Anyway, while I was surprised how easy the gun was to handle, I don’t think I’d want to put more than 100 rounds through it at a time. If I did buy one and carry it, I think I’d load it with hot .38 +Ps or, at most, light .357 loads. Running full-snot Magnum loads through a gun that small and light would definitely not be an enjoyable experience!
The LCR was also surprisingly accurate. Now I have very little experience with revolvers, and am not great with double-action triggers at all, but after I got used to the LCR’s aforementioned excellent DAO trigger, I was getting some pretty good groupings. Admittedly, I was only shooting at 7 yards, and I wasn’t in any danger of winning a marksmanship contest, but I was certainly combat accurate. With some more experience on the LCR, plus one other tweak I’ll mention later, I imagine I could shoot it very, very well.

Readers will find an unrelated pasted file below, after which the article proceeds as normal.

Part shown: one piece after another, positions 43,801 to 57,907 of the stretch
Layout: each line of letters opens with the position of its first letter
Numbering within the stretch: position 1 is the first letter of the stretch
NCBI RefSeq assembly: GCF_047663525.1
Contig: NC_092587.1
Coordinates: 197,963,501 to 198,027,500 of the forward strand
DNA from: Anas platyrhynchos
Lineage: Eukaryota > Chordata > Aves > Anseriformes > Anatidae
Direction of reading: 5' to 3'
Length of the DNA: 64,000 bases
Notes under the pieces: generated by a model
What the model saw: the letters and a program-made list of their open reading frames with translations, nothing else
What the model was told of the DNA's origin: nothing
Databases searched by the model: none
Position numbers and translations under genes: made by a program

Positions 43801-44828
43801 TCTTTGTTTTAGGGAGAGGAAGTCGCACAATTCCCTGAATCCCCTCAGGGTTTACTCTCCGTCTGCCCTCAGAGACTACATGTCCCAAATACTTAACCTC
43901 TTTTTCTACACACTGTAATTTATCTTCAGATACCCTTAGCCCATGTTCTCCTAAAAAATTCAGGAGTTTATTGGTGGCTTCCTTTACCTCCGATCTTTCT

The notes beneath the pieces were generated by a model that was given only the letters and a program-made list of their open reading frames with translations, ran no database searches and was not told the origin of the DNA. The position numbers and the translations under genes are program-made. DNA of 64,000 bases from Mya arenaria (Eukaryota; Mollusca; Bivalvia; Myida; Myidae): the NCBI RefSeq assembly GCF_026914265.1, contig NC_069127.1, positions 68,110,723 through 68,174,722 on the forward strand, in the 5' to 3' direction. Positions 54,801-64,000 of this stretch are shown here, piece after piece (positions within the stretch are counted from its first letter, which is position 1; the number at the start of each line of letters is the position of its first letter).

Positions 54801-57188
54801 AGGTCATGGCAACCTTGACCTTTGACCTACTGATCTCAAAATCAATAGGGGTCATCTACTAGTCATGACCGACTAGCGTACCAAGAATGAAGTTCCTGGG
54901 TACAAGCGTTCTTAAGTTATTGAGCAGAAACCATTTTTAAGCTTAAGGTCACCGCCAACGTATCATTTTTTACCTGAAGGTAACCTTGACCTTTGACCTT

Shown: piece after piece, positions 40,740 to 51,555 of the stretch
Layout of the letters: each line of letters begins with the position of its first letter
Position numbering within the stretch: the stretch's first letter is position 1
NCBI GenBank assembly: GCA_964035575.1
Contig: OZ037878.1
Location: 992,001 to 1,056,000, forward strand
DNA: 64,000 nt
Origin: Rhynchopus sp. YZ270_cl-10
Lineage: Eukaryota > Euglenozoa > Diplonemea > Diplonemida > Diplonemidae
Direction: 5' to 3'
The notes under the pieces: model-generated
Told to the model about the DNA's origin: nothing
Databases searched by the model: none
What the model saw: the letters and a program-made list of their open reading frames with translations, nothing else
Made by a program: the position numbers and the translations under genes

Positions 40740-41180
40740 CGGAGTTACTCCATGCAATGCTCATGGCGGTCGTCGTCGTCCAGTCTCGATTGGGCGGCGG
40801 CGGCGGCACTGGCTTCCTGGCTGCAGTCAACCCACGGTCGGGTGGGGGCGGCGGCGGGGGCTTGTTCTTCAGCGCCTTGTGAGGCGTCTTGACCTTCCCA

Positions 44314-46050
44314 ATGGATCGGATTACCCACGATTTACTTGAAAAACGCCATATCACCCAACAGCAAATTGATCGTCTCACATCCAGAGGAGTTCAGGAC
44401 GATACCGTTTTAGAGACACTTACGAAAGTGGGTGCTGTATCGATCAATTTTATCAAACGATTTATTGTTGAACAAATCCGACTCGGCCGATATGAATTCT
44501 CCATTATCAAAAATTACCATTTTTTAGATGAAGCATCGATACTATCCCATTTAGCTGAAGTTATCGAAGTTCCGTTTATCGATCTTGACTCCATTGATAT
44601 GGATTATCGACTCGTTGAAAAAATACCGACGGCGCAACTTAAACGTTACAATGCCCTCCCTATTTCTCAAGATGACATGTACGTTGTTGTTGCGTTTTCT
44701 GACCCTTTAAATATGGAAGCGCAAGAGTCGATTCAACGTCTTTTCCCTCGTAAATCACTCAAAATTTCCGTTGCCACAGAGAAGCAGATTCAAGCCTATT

Unfortunately, there was a problem with the gun. I mean my rental specifically. Ruger LCRs are somewhat infamous for having a “false trigger reset,” i.e. the trigger sounds and feels like it’s fully reset when in fact you still have to let it out another millimeter or so before it reaches the true reset point. I’d known about that when I rented the gun, so I was expecting it. What I wasn’t expecting was that when I’d pull the trigger without first fully resetting it, the cylinder would index over to the next chamber. The hammer didn’t move, but the cylinder did rotate. That concerned me a great deal, but some research when I got home (i.e. I posted about it on We The Armed) indicated that the bug is not, let me repeat, not, common at all to LCRs. In fact, nobody had ever heard of that ever happening before. Which meant my rental gun was broken. In retrospect, I should probably have let the guys at the range now about the problem. In my defense, they were all either on the phone or helping customers, but still, I could have waited. (Bad Raptor! Bad! No treat for you!)